Firsthand accounts from individuals who have experienced PBA.

A note with reminders stuck on a refrigerator door.

We really do need each other.

People say that New York City is the city that never sleeps, and I couldn’t agree more. In some ways, I feel like it is a good illustration of my brain injury, and even of the hope that exists in the silence between the moments of noise. It only seems right then, that my head...
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A photo of Ned Vickers running in a marathon

I’m not one to give up.

Having significant PsuedoBulbar Affect (PBA) for many years after sustaining multiple traumatic brain injuries (TBIs), my PBA went undiagnosed until my post-intensive cognitive outpatient therapy at Mount Sinai (a TBI Model System) when I began volunteering on the inpatient TBI/Stroke floors. It was not until I met other patients with a similar condition (i.e., PBA)...
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It’s hard work, this new life.

I am a sixty-seven-year-old woman, a mother to three grown children. I have been married for 42 years and most of that time, I worked as a registered nurse in either the emergency department or taught nursing. Thirty-four years to be exact. I had worked for 34 years in the health industry. My career ended...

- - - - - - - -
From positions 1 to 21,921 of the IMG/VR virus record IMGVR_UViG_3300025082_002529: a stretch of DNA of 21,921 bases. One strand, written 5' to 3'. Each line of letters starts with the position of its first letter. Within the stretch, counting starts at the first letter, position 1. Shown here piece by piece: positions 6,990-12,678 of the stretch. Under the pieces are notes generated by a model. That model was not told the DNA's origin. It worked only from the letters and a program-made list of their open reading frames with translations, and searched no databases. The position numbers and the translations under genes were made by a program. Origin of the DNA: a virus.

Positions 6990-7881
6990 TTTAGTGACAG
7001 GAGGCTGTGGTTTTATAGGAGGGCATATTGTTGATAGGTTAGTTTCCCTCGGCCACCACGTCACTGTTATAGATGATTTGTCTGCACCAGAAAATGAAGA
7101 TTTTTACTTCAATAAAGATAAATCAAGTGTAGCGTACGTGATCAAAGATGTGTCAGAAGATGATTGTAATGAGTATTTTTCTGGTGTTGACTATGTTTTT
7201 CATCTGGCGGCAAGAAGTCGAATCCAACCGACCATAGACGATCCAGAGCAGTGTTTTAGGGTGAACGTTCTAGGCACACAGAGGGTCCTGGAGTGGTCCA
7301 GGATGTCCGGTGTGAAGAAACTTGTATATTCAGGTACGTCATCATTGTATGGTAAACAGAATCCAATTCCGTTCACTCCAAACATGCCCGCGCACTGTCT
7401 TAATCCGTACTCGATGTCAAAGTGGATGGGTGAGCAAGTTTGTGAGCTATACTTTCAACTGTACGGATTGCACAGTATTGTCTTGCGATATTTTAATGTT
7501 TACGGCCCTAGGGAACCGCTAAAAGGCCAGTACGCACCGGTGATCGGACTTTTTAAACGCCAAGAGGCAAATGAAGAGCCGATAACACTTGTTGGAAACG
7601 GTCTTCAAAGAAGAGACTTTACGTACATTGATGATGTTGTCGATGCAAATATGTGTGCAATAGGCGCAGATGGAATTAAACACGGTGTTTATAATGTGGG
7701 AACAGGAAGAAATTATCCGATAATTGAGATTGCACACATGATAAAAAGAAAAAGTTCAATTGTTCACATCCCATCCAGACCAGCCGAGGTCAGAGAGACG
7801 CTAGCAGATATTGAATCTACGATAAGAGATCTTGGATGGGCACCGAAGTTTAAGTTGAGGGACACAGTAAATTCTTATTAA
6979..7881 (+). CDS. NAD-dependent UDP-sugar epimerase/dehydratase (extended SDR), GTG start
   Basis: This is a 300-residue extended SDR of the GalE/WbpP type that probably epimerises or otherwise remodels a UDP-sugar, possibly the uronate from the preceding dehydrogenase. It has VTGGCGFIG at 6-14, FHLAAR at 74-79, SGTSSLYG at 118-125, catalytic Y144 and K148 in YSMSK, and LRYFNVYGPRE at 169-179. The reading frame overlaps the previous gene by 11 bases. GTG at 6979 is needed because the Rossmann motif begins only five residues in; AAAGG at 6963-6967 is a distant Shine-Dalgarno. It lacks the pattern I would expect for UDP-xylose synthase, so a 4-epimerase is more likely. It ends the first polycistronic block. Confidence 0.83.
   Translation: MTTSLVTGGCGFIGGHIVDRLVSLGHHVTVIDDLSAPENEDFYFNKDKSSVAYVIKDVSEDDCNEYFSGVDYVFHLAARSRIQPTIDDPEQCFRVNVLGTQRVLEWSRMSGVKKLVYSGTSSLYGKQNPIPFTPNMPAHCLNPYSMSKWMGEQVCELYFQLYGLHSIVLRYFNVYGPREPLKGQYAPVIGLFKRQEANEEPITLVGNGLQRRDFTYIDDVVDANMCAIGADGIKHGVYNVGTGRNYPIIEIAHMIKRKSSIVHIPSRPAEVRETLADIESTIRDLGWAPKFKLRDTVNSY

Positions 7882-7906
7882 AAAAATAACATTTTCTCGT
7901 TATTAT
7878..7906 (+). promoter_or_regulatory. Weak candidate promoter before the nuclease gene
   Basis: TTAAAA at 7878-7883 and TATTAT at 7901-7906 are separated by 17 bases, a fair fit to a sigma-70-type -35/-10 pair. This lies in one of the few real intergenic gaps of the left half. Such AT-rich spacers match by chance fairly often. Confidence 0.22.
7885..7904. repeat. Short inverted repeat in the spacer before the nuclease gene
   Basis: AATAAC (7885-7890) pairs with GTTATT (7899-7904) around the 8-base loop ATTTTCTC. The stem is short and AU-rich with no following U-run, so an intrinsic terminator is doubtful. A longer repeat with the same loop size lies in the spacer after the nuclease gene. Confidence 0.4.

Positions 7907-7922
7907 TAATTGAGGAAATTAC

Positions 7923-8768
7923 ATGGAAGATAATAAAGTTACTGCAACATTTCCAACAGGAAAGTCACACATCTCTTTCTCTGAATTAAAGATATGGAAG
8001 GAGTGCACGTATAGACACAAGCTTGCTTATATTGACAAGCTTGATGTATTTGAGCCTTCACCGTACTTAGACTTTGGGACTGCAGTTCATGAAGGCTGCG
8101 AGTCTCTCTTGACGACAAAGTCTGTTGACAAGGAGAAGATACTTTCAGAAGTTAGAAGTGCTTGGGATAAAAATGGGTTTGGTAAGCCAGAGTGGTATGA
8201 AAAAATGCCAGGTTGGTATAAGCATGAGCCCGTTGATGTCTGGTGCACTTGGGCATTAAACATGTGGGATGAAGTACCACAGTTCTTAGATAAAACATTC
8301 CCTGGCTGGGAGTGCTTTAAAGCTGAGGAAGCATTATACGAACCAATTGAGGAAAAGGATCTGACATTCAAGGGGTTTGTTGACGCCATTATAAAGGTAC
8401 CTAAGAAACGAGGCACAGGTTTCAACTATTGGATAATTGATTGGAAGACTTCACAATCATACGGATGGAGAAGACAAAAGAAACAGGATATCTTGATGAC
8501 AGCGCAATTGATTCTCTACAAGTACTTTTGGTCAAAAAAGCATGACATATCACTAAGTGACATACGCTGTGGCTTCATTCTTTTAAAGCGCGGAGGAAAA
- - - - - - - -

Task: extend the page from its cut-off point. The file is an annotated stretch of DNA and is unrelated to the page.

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A portrait of Sara Evelyne

Sending each of you all the love in the world.

Becoming a traumatic brain injury survivor meant embracing the possibilities that existed within myself and being open to the opportunities on the uncertain forward journey. The word “becoming” is indicative of the idea that choosing to see myself as a survivor is not only one of the most vulnerable things I have done, but it,...
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